More than 700 years ago the pipe organ emerged as a useful musical device in the medieval church. From a small one-manual instrument it grew in complexity and competence over the centuries. The development now seems obvious; gaining in size and perfecting the tone of its individual and collective pipes, designs progressed. For hundreds of years the organ spoke on relatively low wind pressure and tracker action, and exposed pipes centered on polyphony. The changes were slow, but in character, even though the instrument eventually reached immense size and musical flexibility.
In the 19th century, the organ passed into a new style featuring higher pressure, homophonic design, non-tracker action, enclosed pipes, and a highly expressive character. By the early 20th century, the organ had disappeared into chambers- totally enclosed, hardly polyphonic, and with a horizontal tonal design.
In 700 years the organ had gone through a complete cycle from totally exposed to totally enclosed, from low pressure to high pressure, from polyphony to homophony, from tracker to electric action, from small to large, from simple to complex. By 1930, it reached a point from where it could not become any more enclosed, expressive, nonpolyphonic, or subjective. Where could the organ go from here?
The answer was already waiting in the wings. In mid-20th century, several builders and organists were investigating ancient organs with the intent of reviving polyphonic instruments. Within a few years, credible pipe organs with modern interpretations of 17th-century instruments were being built. The restless organ world had skipped back over centuries of development and started over. A second cycle had begun.
What could have been predicted, but was not, was that this new cycle would proceed forward just as the first cycle had, and pick up ideas from later periods. By the 1980s, the 18th century had been passed through and designs were moving into a revival of the 19th-century symphonic organ. In short order, even the 19th century was passed through while picking up a few Romantic ideas. By the 1990s, the second cycle reached completion when a few new instruments were built with design ideas from the 1920s. We have thus gone through two complete cycles of organ design. Roughly 700 years, up through 1930, completes the first cycle, and then in less than 70 years, from 1930 to 1993, the second cycle- a somewhat abbreviated repeat of the details of the first cycle.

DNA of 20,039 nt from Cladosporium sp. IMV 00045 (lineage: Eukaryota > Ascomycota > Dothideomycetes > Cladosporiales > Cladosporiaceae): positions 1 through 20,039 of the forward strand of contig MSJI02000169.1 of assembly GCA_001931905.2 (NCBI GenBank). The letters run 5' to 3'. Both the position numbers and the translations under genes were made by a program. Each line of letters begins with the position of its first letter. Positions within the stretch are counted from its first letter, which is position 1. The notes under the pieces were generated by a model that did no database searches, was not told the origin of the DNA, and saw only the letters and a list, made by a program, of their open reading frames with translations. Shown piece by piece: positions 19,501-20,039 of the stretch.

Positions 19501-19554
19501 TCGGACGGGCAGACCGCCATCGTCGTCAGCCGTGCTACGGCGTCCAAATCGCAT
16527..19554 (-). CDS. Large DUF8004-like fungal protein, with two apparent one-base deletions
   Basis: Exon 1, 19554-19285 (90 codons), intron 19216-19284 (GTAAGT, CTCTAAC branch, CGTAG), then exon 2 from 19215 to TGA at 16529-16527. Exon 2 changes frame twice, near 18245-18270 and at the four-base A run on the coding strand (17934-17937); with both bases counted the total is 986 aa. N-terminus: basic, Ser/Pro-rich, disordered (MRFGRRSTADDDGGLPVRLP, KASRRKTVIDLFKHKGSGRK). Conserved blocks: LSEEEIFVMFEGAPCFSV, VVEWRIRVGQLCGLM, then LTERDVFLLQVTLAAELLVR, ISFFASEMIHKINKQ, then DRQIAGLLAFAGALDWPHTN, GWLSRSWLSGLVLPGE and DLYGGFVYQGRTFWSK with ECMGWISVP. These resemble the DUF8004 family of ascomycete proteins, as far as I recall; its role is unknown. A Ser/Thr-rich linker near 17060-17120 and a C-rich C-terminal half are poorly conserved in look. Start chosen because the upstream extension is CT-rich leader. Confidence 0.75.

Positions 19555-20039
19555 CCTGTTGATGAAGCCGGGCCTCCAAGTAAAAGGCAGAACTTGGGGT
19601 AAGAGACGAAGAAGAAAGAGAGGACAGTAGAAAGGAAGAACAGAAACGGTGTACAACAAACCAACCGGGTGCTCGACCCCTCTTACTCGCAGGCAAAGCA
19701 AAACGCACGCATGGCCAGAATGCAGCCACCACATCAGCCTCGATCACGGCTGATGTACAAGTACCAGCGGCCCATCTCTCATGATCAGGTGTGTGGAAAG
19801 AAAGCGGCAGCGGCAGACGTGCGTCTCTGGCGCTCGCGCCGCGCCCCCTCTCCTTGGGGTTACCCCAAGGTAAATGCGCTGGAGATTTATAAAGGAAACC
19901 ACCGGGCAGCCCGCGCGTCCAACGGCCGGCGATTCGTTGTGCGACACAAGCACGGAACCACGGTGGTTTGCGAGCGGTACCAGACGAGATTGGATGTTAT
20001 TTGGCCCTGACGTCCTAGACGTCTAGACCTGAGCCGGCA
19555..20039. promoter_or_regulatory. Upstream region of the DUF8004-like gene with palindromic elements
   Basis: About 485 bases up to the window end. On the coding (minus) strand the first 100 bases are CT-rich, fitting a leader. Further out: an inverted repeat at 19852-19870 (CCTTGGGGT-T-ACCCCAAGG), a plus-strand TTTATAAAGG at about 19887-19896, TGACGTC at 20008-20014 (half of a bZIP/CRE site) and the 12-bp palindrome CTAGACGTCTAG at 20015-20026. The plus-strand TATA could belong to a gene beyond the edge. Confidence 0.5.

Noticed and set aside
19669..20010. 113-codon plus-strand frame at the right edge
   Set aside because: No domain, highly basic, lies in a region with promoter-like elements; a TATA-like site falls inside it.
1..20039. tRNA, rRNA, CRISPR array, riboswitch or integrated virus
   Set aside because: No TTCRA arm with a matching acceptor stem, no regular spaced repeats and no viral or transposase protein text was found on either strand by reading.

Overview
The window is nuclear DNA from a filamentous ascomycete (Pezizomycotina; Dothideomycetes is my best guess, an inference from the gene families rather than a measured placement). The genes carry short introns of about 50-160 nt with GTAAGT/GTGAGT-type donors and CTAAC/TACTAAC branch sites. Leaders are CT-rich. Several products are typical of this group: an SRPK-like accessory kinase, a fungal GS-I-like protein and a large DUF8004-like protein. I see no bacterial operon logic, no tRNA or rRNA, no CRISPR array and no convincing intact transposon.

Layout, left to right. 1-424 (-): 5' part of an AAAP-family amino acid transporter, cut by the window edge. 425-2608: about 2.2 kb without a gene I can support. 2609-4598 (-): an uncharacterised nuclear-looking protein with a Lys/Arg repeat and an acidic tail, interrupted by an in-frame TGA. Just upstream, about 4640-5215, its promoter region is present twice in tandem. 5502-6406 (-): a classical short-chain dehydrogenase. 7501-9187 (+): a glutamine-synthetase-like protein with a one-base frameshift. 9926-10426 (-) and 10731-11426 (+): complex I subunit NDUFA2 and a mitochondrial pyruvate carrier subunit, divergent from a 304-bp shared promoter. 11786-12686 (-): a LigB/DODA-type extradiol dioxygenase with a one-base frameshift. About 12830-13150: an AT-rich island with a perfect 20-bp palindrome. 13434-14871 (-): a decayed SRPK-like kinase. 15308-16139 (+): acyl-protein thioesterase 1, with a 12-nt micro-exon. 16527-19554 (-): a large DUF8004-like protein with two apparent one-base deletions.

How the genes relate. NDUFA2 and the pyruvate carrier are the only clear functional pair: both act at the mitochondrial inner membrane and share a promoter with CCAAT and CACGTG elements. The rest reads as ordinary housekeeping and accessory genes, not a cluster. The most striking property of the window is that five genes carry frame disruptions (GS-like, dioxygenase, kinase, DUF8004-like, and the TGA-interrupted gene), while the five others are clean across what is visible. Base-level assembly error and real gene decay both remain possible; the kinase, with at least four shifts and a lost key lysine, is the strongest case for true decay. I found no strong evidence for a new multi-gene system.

The rapidity of the second cycle is breath-taking, particularly the jump through the period 1850-1930. Not everything from this period has been repeated, and the best of it may have been neglected or only partly revived. This is also true of the other revival styles, and there are many gaps in the second cycle.
Where does organ design go from here? Are we to return to some other period of yesteryear and start a third cycle, or will a completely new period begin? The answer seems to be that we are now in a time of simultaneity of revivals, going back and forth over the entirety of organ history picking up forgotten strands, and perfecting a more specific focus on certain significant styles. Everything from the past is fair game and all styles exist together.